Commercial Division Blog

Posted: May 27, 2017 / Categories Commercial, Contracts, Real Property

Broker's Claim Dismissed; it Was Not Procuring Cause of Transaction

On May 8, 2017, Justice Scarpulla of the New York County Commercial Division issued a decision in Bracha NY, LLC v. Moncler USA Retail LLC, 2017 NY Slip Op. 30996(U), dismissing a broker's claim for a commission on a real estate sale because it was not the procuring cause of the transaction, explaining:

To state a claim for a brokerage commission, a plaintiff must plead the following three elements: (1) that it is a duly licensed broker, (2) the existence of a contract, express or implied, with the party to be charged with paying the commission, and (3) that it was the procuring cause of the transaction. . . .

A broker is not entitled to a commission by merely bringing the property to the buyer's attention. To be the procuring cause of the transaction, a broker must establish a direct and proximate link, as distinguished from one that is indirect and remote, between the introduction by the broker and the consummation of the transaction.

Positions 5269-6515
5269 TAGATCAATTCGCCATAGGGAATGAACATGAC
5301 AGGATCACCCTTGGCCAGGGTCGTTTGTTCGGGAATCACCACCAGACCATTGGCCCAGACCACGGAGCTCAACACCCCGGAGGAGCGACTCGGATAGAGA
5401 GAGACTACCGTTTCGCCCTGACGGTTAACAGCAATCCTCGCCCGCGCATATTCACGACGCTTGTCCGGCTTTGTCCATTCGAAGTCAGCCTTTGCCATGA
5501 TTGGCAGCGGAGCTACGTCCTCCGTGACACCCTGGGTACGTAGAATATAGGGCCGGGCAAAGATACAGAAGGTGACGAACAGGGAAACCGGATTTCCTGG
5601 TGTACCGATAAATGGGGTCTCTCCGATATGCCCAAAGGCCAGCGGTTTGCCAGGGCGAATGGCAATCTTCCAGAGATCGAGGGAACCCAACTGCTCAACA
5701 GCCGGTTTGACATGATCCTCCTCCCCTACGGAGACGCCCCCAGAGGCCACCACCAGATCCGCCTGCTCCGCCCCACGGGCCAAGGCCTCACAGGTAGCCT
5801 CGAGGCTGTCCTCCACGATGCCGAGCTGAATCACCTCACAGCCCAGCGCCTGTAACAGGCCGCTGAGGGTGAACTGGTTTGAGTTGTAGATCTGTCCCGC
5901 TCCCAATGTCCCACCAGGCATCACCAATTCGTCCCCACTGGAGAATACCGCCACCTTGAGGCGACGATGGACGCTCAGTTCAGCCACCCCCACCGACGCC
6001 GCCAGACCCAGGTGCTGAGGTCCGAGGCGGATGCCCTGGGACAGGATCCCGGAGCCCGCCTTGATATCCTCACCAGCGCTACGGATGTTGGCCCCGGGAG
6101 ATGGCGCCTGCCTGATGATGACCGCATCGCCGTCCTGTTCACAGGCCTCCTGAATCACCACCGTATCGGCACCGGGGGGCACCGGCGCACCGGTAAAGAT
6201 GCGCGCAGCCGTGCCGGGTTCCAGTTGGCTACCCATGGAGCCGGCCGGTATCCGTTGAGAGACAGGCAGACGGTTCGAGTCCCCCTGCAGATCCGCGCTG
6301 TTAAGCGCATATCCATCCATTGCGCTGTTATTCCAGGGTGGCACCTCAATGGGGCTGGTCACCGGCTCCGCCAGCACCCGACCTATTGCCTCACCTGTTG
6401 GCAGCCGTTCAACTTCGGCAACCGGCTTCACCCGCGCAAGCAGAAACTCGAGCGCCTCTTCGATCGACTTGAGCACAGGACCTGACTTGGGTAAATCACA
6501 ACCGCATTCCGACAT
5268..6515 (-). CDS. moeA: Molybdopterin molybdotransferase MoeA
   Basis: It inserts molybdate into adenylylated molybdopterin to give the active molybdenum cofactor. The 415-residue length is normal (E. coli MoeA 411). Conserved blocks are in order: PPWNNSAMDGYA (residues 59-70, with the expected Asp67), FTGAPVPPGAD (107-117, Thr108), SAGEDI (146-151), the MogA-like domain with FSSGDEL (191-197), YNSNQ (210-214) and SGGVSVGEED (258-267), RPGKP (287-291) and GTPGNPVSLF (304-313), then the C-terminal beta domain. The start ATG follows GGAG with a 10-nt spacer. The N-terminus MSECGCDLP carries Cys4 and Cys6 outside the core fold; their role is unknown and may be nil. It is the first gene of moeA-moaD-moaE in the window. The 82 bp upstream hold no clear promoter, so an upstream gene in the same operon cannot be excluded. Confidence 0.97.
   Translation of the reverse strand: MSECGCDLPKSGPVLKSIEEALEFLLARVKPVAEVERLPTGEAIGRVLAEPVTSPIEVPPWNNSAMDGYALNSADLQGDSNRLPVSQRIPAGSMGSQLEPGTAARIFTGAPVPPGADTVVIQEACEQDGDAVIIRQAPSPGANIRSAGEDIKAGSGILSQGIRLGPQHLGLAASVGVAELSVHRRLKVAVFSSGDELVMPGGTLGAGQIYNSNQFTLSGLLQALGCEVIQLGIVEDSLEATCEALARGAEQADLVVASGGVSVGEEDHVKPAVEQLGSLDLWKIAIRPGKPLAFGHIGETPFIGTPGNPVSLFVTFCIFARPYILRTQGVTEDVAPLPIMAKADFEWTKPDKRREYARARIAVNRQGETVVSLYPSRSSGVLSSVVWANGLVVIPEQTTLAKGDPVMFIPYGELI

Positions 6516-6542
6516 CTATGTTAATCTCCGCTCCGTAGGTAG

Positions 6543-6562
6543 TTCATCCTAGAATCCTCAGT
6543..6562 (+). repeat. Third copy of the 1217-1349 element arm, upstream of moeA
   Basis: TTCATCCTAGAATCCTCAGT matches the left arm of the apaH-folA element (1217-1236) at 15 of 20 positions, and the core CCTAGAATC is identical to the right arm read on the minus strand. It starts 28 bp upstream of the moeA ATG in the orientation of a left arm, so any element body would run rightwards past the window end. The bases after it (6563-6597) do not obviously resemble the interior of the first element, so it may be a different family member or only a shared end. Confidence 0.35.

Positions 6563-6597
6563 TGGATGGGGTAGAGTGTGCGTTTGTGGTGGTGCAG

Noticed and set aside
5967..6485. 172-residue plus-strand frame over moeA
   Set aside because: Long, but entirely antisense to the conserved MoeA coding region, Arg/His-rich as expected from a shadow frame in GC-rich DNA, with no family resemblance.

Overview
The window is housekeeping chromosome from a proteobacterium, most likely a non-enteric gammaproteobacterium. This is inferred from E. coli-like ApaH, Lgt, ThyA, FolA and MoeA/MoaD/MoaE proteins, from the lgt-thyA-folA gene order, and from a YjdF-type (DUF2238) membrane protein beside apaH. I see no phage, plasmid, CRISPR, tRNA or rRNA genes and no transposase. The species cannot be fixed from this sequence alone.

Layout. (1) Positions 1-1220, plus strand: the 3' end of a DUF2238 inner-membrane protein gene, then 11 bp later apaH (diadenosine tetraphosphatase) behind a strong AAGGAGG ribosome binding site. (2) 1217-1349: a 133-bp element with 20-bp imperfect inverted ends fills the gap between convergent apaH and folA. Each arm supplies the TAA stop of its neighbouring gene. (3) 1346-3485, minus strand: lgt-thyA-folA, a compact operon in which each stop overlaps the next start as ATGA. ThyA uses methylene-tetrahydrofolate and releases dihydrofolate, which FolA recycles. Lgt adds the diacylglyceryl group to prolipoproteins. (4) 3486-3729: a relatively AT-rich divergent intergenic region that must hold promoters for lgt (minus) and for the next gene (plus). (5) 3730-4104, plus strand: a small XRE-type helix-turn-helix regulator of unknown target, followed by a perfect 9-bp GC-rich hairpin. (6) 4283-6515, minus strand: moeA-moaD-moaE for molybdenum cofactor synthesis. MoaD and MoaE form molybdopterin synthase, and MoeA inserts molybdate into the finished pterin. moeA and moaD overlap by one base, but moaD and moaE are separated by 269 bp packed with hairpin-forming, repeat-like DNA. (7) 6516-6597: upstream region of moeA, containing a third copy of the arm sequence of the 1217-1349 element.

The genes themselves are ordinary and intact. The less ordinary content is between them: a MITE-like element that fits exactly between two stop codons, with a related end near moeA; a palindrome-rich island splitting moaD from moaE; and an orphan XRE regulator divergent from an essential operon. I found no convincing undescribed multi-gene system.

The Complaint is replete with information that undermines Keller Williams' claim that it was the procuring cause of the lease. For example, Keller Williams pleads that: 1) nothing of substance occurred between Moncier SP A and Keller Williams after 2012; 2) the New Owner, with whom Keller Williams never dealt, purchased 650 Madison Avenue in September 2013; 3) Keller Williams did not participate in the lengthy negotiations that ultimately resulted in a lease with the New Owner; and 4) the Lease covers different space and is on different terms than those set forth in the May 2012 Proposal. Keller Williams' role was limited to introducing the Moncier Defendants to the Premises and unsuccessfully attempting to facilitate a lease with the Prior Owner over a period of several months in 2011 and 2012. The documentary evidence shows that the Lease was later negotiated over the course of nearly one year, involved many substantive changes, and that Keller Williams had no role in any of the negotiations. Keller Williams has therefore not pled sufficient facts to show either that the Moncier Defendants agreed to pay it a commission or that it was the procuring cause of the Lease.

(Internal quotations and citations omitted) (emphasis added).